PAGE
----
Now Holland is an operating room nurse at Henry Ford Hospital in Detroit. “I think I have an attraction to it because it runs very much like a photo shoot,” she says.

She explains that like a photo shoot, surgeries have a beginning, middle and end, along with a team. The hospital team is comprised of a surgeon, techs, nurses, anesthesiologist, and so on while an ad photo shoot might need an art director, creative director, buyer, make-up person…

“I like the interaction with the team. I like the immediacy and the pressure. The operating room is the same way. You have to get them in, get them done and get them out. The less time in the operating room the better outcome for the patient.”

Whether a photo team or surgical team, you have to advise without overstepping your boundaries. A photographer is advocating for the client. Her role now is to advocate for the patient, who is at risk for injuries and infection.

“I make sure no one unintentionally does anything incorrectly. I plan for the worst and hope for the best. It’s pretty cool. There’s a lot to it.”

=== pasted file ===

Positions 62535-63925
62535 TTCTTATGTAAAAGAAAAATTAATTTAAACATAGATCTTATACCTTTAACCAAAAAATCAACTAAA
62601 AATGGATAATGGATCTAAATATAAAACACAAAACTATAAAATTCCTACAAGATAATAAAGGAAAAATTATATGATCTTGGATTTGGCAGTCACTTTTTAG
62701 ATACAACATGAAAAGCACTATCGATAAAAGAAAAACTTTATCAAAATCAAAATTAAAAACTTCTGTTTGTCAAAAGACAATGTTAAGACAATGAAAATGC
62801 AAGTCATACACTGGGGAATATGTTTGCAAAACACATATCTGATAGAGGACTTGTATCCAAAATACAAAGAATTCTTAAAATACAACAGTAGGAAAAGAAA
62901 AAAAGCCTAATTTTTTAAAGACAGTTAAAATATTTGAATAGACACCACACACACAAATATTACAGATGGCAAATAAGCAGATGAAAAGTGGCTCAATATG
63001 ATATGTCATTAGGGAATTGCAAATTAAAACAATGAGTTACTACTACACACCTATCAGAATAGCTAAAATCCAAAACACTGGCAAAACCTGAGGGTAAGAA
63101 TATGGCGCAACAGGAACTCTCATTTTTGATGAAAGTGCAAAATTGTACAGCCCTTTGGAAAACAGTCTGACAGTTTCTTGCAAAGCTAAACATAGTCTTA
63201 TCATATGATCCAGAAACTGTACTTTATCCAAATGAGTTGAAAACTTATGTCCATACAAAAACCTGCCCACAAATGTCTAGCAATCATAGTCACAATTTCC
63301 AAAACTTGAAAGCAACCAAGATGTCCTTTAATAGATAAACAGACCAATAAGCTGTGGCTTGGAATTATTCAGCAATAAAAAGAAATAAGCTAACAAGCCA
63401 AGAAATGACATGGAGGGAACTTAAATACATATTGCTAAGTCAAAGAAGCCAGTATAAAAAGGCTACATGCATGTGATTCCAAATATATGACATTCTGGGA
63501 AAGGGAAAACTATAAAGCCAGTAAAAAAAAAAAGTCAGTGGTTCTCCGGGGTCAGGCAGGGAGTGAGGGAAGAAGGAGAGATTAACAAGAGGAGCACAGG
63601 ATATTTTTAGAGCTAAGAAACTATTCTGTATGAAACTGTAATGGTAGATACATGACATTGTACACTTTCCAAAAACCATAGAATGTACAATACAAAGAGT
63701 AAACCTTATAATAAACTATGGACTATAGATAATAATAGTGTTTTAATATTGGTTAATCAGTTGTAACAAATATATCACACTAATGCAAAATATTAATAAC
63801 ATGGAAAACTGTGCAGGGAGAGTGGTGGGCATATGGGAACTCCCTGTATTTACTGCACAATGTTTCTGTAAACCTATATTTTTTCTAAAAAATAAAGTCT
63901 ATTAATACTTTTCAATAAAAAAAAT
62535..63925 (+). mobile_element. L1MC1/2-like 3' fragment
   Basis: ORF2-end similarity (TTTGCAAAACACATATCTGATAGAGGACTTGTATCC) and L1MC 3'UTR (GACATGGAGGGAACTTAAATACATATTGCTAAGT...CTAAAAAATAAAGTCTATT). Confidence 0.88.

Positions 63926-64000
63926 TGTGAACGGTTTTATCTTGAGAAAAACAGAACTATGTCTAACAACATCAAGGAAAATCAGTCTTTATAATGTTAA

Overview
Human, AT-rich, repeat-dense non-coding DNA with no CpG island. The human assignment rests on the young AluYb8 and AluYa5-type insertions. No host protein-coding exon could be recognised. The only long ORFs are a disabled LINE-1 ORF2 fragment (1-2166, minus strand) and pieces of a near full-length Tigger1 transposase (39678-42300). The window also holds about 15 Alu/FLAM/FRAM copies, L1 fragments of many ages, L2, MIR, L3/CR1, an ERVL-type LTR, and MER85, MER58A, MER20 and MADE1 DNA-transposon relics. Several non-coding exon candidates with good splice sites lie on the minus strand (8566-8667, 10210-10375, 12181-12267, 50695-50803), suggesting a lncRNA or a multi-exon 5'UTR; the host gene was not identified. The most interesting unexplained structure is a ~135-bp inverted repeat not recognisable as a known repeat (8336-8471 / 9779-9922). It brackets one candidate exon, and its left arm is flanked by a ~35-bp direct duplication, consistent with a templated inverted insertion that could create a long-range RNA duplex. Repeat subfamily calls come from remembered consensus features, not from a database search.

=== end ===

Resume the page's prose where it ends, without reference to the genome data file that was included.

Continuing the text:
While Holland enjoys what she does, she doesn’t yet identify with the title of nurse. On off days, she tries to be creative by experimenting with painting and taking photos, for herself.

“If the business hadn’t changed, I’d still be doing it,” she admits. “It’s disappointing. I used to say, ‘I am a commercial photographer. I shoot images of people for ad agencies and magazines.’ It was an ice breaker. Now I say, ‘I am nurse’ and people say, ‘Oh.’”


Scott Norman wearing a uniform and holding a gun in "The Wars of Other Men" by Mike Zawacki.Story 1: Two artists uncomfortable with the “actor” label share their views on identity because they are both so much more.

Story 2: Authors Colson Whitehead, who’s black, and Jodi Picoult, who is white, address notions of identity in “The Underground Railroad” and “Small Great Things,” painfully convincing novels focused on race and racial injustice.